9. Jan 15, 2013 #8

    jim hardy

    User Avatar
    Science Advisor
    Gold Member

    What's behind those two screws?

    That looks like the defrost heater cover to me.
    Defrost heater comes on once a day to melt ice from the coils, and that looks like many days worth of ice...

    I would inspect the heater to make sure it's not got a melted spot anywhere.
    If it's not heating along its whole length it may not warm the drain tube during defrost cycle.
    They are usually "Calrod" heating elements, a black tube about diameter of a pencil.
    When they short out it makes a small crater where the case melts through and the remainder of its length makes no heat.. Sometimes a breaker trips and sometimes not, depending on where the fault occurs.

    Also, with that much ice - are you sure you don't have a leaking icemaker valve?

    You can probably find a parts diagram at the manufacturer's site - unless it's an LG brand.
    Sears has a pretty good portal into a large appliance industry parts database.

    good luck !
  10. Jan 15, 2013 #9


    User Avatar
    Science Advisor
    Gold Member

    [off-topic] You got that right. I have large capacity '76 model Kenmore washer & dryer that's had a couple parts ware out over the years. I can call them with the old part number and have a new one at my door the next day; and for cheap. [/end off-topic]
  11. Jan 15, 2013 #10


    User Avatar
    Science Advisor

    I've found the cheap bi-metal over-temp switch bad in several that I've fixed over the years. It's dies open so the heater coil never gets hot.

    Example switch: http://www.alibaba.com/product-gs/542665482/KSD_ST_001_N13_4_SAMSUNG.html
  12. Jan 17, 2013 #11
    I see that typed wrong in the beginning....Its not my fridge, but one at my folks's house. I will be visiting again within the week and follow up on some of your questions...

    The fridge is level, but I'm not sure about the defective element...will have to inspect.

    Yes, every time my dad defrost the chunk of ice he will brush the downpipe to make sure everything is clean.

    Un/fortunately there is no ice maker on the unit. I will note all the details,eg model number on my next visit.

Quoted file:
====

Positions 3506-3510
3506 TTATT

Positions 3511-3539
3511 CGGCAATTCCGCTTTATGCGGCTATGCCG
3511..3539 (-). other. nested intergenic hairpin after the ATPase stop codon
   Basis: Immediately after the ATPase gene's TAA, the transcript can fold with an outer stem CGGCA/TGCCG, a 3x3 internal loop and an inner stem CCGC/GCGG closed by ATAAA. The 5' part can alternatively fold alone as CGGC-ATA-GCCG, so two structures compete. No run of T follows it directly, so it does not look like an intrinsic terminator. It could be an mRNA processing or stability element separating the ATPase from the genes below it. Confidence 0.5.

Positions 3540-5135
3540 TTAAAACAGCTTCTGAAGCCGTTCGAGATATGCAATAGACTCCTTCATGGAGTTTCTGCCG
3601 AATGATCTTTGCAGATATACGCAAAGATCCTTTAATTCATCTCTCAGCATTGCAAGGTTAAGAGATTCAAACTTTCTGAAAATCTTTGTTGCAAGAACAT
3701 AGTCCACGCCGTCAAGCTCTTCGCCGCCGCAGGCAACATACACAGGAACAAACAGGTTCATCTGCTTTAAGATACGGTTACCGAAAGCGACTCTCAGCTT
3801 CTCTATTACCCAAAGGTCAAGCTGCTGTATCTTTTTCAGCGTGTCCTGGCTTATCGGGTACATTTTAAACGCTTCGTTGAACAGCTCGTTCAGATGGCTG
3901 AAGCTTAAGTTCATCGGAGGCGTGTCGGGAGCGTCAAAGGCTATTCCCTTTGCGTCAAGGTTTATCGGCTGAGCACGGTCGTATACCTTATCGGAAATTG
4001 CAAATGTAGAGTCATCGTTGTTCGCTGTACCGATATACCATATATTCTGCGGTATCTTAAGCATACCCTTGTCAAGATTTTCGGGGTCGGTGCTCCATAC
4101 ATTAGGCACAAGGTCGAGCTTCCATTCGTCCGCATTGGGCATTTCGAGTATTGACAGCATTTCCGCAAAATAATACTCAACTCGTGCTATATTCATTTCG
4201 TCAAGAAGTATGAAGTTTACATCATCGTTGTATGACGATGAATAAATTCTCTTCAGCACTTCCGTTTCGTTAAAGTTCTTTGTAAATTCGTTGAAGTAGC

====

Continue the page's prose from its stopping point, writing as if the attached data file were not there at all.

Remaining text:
Thanks for all the help so far!
  13. Jan 17, 2013 #12


    User Avatar
    Science Advisor
    Gold Member
    2017 Award

    This effect is not uncommon, I believe. I have found it in a 'frost-free' freezer and the only solution in that case was to let the whole machine defrost completely. Clearly, the 'has it defrosted?' sensor is not in the appropriate place and is too optimistic. But inside a freezer compartment, everything is well sub-zero and the defrost element has a hard job to do. You can tell if the defrost heater in the fridge compartment is actually working because the frost on the cooling plate should melt visibly and form drops which run down into the drip channel just before the compressor starts to run. A thin piece of wire, pushed down the whole length of drain tube should clear any obstruction that could be preventing water from clearing but if there's a plastic / rubber section in the pipe, it may have a kink which still interferes with the draining. The drip channel shouldn't ever get below 0C in a normal fridge compartment so any water in it should run away before the cooling starts again. Have you tried running the fridge at a slightly higher (temperature) setting? Could the fridge be over-full in that area and allowing the drip channel to get too cold by restricting air flow to the rest of the cabinet?
    Problem is that these things take a long time to sort out and you really need to be there over a longish period.
Share this great discussion with others via Reddit, Google+, Twitter, or Facebook